Over the last few weeks I have been exchanging e-mails with Paul Toohey a journalist from News Corp. The e-mails let to the Online Hate Prevention Institute’s offices by him and a photographer as part of a special investigation into extremism in Australia.
The article, “Extremism taking us to dark places” was published in various forms in all the capital cities on Sunday. The most complete version of the article is online at the Daily Telegraph.
For the report, Paul attended a meeting of the United Patriots Front at the Bush Pig Inn just outside of Bendigo. He spoke with Blair Cottrell, Chris Shortis and Thomas Sewell. The UPFs topic for that meeting was “the white genocide facing Australia” and “how white Australia is being overrun”.
Paul also spoke with Ralph Cerminara who broke away from the UPF. “There is no such thing as a moderate Muslim, just as there is no such thing as a moderate neo-Nazi”, Cerminara said in a statement that attacked both on the Muslim community and his former friends at the UPF.
Neil Erikson, another who has left the UPF, told Paul that “until this patriotic rise of Reclaim last year, there was no one to hang out with apart from neo-Nazis.” He went on to say “It’s now lost support. The neo-Nazi movement has scared people away. If Reclaim were to hold a rally now, they’d be lucky to get 20 people. It’s all gone online. They’re safer at home.” Erikson himself, Paul reports, is recovering from being bashed by the far-left Antifa activists who spotted him at an Australian Liberty Alliance meeting.
From the interview with myself Paul reports: “Andre Oboler, who leads Australia’s only monitoring site for online extremism, the Online Hate Prevention Institute, says interest in patriotic groups is surging, with 200,000 Australians now actively following hate sites.”
The following quotes of mine are included in the article:
- “When we consider the size of Australia’s population we see that a far larger portion of Australian Facebook users are actively joining such hate groups online than occurs in other countries”
- “There’s an element of bigotry and racism that has brought into the political sphere in the last few years at a much higher level than we’ve seen since World War II”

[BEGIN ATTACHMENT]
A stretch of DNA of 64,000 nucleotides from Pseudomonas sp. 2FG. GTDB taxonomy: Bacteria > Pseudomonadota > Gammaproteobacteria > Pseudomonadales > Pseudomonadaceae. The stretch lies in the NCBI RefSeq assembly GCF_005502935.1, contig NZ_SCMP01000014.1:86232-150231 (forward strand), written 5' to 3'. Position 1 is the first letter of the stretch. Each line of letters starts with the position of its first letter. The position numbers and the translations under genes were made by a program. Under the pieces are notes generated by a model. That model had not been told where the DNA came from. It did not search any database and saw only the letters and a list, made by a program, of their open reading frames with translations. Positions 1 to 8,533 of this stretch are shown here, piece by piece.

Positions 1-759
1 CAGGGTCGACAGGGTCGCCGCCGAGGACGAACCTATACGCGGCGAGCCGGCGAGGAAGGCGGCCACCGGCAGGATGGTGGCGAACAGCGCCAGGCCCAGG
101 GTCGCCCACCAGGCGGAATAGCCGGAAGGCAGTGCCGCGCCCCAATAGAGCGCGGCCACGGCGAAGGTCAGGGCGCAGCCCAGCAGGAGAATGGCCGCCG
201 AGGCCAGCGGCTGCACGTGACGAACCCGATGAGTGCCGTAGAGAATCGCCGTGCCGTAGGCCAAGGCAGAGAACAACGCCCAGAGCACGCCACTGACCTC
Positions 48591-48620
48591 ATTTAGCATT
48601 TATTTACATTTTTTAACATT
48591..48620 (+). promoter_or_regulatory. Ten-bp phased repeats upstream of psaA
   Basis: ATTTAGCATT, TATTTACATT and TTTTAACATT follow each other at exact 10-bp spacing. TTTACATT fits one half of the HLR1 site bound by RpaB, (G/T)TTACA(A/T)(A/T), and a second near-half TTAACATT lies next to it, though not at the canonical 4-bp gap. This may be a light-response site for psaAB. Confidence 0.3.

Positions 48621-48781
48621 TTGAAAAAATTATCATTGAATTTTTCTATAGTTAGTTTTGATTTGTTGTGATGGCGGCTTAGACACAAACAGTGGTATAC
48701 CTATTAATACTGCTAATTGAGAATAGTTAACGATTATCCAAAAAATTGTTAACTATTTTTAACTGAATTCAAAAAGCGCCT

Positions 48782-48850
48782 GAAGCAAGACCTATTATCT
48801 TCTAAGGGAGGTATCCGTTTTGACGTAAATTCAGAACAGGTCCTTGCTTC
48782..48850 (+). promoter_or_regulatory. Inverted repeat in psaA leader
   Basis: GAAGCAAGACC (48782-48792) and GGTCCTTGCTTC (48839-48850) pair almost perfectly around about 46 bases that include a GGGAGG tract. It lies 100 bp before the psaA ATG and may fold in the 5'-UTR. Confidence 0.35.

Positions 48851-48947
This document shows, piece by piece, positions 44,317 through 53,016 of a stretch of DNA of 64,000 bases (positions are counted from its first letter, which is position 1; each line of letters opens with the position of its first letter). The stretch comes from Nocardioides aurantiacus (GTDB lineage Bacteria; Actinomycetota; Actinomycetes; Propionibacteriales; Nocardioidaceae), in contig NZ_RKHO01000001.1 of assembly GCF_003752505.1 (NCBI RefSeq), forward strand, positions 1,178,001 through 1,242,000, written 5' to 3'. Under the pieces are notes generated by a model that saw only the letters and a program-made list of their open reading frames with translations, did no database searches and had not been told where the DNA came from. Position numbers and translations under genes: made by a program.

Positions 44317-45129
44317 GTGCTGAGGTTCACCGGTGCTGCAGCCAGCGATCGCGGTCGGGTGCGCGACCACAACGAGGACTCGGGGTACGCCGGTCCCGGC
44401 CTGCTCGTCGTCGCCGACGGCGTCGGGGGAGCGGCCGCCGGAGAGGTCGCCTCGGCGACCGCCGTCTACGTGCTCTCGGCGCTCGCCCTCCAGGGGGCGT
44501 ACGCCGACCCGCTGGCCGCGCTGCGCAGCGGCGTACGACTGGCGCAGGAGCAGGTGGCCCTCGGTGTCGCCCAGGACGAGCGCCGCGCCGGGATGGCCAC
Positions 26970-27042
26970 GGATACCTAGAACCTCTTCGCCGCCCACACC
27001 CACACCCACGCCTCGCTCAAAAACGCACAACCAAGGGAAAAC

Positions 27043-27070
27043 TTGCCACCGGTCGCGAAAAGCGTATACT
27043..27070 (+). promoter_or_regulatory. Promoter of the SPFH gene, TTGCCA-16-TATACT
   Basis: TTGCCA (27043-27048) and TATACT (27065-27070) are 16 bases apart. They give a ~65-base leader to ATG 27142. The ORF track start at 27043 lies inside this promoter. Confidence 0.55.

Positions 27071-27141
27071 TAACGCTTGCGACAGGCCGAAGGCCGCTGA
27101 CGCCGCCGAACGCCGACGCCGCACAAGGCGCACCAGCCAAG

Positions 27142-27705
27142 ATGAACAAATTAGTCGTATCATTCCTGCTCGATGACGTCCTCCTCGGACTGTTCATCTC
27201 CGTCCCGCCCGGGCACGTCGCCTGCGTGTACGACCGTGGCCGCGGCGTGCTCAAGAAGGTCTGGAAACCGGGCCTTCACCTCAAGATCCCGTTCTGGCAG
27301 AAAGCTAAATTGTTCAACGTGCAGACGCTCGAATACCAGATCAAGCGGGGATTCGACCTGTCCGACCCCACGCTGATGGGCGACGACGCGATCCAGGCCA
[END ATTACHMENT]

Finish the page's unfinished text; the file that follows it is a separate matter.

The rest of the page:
- Online hate “has risen steeply over the past year”, particularly in the last six months with “a shift with more Australians starting to engage in a small number of significant Australian specific (hate/patriotic) groups.”
I explained the roots of the current Australian anti-Muslim groups which mostly grew out of the English Defense League (EDL). The EDL were innovators seeking to make bigotry acceptable in society in way unseen since before the rise of Nazism. They did this by arguing they were not racist, only against Muslims and that Muslims were not a race. I explained to Paul that the distinction was not legitimate. “It’s like saying, ‘I’m not racist, I’m just homophobic.’ Well, you’re still a bigot.”
Asked whether anti-Muslim political parties should be silenced, I told Paul “There should be leeway for political parties” and that “If you force them to code what they’re saying, people might vote for them accidentally.” The comments on Paul’s the Telegraph article show that many supporters of parties like the Australian Liberty Alliance are being mislead regardless.
I’m particularly thankful to Paul for noting that OHPI is not receiving Federal Government funding to support our operations. According to UNESCO there’s around 5 organisations globally, including OHPI, doing innovative work to counter online hate. The other organisations receive substantial government funding. If OHPI is to continue our important work, we not only need a significantly more financial support from the public, we also need the government to step in and provide us with the sort of support they offer to other charities undertaking important public work. It’s not an unreasonable request given the work we do both publicly and confidentially to support police and other government agencies.
You can see the article online at: “Extremism taking us to dark places“, The Daily Telegraph, 15 June 2016
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